Leaders can motivate their followers via clever arrangement of incentives.

Using these myths may get you short-term compliance, but also long-term resentment or worse. Manipulation and incentivization can backfire, but with a proper scientific understanding of motivation you can learn when and how to deploy them to good effect. But, more importantly, you can learn how to avoid them in the first place.

Course Session Titles (Video length)

Part 1- Certified Professional What? (4:28)
Part 2- The Power Paradox (8:13)
Part 3- Leadership vs Management: The Myths (11:46)
Part 4- Psychological Science, Part 1 of 2 (4:45)
Part 5- Psychological Science, Part 2 of 2 (11:13)
Part 6- Does Behaviorism Apply to Children? (4:29)
Part 7- Constructing The Motivation Continuum (13:15)
Part 8- The Hacks: 5 Pseudo-hacks, 3 Basic Hacks (13:35)
Part 9- The Ultimate Hack (with two names), Part 1 of 2 (17:56)
Part 10- The Ultimate Hack (with two names), Part 2 of 2 (10:38)
Part 11- Mythbusting: Wrong vs. Useful, Part 1 of 2 (16:11)
Part 12- Mythbusting: Situational Humans, Part 2 of 2 (21:32)
Part 13- The Role of Society (12:59)
Part 14- Resolving the Power Paradox (18:06)
Total Running Time: 2:49:06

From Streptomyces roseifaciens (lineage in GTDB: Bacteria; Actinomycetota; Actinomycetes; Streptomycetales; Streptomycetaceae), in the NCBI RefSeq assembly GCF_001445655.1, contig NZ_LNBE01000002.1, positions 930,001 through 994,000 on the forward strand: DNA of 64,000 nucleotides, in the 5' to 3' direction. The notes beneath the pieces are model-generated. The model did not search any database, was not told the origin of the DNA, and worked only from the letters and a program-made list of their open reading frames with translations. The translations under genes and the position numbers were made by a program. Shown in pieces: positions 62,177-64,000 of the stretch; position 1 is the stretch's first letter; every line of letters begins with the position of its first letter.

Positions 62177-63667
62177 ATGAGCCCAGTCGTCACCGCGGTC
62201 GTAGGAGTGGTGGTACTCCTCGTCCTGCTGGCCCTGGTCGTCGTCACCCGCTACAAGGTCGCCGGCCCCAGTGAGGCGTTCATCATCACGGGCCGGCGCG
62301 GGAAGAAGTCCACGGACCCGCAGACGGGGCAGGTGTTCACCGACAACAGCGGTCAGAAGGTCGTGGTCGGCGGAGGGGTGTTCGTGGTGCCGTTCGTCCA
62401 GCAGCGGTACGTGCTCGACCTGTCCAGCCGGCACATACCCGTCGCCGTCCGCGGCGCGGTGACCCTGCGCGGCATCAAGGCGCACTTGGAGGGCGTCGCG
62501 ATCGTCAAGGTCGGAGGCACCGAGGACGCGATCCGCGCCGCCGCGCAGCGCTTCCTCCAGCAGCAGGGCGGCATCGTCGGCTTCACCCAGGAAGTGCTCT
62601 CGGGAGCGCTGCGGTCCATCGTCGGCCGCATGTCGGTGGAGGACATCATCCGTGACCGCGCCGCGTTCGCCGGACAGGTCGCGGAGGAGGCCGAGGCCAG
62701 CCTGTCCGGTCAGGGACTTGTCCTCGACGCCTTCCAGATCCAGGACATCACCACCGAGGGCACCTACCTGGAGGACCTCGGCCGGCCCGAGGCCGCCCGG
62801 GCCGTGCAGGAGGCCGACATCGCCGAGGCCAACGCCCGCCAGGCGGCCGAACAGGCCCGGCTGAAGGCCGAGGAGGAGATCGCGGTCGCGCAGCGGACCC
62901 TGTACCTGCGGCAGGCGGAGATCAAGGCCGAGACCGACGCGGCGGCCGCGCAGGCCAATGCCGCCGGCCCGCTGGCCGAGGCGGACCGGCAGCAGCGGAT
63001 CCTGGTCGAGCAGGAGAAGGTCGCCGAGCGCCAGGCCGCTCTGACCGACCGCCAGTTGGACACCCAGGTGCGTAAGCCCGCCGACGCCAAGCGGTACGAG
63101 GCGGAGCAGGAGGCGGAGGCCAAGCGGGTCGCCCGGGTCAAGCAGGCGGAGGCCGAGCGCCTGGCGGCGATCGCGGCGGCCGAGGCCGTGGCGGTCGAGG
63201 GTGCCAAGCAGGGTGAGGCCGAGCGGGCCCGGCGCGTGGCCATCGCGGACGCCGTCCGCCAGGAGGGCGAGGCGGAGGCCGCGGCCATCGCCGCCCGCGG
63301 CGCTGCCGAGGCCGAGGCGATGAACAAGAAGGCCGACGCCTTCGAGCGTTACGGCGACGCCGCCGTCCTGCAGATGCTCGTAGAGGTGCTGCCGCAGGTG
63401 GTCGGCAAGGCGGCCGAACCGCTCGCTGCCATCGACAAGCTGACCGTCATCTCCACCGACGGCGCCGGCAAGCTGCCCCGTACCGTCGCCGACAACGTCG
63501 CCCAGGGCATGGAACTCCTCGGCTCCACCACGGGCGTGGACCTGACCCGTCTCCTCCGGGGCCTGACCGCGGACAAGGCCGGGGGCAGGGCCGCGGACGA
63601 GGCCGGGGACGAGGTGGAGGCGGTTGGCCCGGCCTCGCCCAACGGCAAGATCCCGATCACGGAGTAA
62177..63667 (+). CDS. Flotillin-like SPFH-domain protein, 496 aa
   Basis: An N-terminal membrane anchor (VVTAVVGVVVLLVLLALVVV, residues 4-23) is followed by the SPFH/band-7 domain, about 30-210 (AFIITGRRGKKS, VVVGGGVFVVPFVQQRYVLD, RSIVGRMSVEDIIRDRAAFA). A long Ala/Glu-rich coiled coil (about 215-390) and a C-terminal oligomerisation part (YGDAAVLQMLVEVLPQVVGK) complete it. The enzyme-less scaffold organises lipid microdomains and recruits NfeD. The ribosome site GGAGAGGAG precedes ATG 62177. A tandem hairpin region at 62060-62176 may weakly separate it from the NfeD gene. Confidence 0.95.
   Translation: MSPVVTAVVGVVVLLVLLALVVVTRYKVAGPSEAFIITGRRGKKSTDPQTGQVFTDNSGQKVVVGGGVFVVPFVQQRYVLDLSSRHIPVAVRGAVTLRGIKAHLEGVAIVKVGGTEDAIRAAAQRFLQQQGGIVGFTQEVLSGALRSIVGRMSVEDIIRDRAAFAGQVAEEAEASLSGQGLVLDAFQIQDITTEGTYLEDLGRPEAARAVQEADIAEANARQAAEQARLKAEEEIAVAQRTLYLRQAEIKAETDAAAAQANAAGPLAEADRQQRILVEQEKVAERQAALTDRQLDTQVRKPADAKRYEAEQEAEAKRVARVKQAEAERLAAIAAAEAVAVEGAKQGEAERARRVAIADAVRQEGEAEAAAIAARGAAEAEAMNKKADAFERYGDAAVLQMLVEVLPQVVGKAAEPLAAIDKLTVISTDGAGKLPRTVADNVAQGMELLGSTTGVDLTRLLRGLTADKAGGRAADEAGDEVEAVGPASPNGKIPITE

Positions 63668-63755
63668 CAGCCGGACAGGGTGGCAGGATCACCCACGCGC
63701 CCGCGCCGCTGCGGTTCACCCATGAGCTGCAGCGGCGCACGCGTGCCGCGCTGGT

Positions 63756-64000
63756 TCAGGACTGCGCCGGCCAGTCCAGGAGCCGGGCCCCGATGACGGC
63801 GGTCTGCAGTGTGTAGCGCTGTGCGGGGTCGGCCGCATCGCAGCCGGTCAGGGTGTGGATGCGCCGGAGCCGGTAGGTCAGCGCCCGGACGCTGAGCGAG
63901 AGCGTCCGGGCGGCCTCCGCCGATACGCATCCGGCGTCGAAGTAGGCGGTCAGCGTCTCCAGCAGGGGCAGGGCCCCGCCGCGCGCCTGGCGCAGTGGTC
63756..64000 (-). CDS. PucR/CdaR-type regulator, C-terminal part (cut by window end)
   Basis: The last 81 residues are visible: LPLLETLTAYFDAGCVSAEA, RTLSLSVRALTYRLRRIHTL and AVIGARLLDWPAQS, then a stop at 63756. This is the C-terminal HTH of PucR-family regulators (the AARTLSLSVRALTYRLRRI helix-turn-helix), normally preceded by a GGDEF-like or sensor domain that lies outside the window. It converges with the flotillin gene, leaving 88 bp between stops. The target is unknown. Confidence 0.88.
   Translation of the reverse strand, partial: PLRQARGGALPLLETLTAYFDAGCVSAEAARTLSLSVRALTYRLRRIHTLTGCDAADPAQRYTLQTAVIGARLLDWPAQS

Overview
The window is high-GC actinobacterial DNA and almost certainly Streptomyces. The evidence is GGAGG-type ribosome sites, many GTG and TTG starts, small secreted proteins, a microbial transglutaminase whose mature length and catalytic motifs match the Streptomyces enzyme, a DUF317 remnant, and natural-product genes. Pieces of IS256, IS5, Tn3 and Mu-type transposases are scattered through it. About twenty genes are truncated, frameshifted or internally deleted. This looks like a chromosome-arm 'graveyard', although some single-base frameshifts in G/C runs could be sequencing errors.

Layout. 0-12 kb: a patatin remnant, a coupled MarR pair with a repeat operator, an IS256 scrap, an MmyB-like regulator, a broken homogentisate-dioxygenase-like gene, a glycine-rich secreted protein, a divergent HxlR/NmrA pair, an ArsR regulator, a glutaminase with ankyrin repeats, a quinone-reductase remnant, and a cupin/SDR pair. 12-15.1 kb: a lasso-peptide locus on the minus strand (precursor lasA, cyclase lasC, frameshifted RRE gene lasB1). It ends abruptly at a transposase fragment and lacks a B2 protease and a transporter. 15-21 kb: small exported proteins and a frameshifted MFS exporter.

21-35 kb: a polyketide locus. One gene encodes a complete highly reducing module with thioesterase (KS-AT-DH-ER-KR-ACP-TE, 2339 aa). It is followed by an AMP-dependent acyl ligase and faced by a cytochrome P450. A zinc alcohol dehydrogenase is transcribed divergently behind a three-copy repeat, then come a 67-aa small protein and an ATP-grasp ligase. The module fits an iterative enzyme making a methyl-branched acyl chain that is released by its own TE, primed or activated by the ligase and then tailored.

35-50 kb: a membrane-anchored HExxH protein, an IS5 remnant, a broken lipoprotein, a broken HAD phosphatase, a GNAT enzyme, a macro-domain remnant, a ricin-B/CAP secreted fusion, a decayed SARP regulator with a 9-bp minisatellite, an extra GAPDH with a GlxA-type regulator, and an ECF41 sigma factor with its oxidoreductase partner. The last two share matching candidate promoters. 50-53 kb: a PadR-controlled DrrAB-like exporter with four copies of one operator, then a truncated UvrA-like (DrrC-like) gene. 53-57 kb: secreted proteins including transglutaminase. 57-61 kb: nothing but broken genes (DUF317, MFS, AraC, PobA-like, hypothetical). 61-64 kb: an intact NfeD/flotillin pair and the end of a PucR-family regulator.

Here's a link to the first episode.
You will find a link to the next episode in the description for each episode.

10 January 2019

Getting Beyond EduJargon

The EduJargon term “deeper learning” is associated with several educationally positive laundry lists; 21stCentury Skills and the 4, 5, or 6 C's. These lists were developed from a combination of surveying leaders in the modern workplace about what is actually important for success and observations about what kinds of experiences appear to be well-suited to developing those competencies, qualities, and characteristics in students through schooling. The Hewlett Foundation has awarded over $27 million in grants to further study what constitutes deeper learning in the schools that claim to be teaching it and to get the word out about how to make it happen in schools more broadly. 

In my writings on the topic of deeper learning you will notice that I only rarely mention those laundry lists and the other work that is usually associated with the term. This is because my primary interest as an educational psychologist is the scientific challenge of figuring out causal mechanisms. If my work is worth the paper it is written on (or the bits that encode it) then it will be entirely consistent with their observations, but digging into causality is, by definition, based on explaining observations, not just making them. For practitioners, those laundry lists are probably a good starting point, but for me they are an ending point. I will have done my job if the theory I propose explains the observations in the field. Once a good theory is in place then it can help educators better figure out how to improve their schools and practices with less wasted time and effort.

When I share my work there are a variety of other terms and famous names in the field of education that are frequently brought up which are listed at the bottom of this post. Here's a bold claim: My deeper learning theory will explain or productively expand on ALL of those terms and models.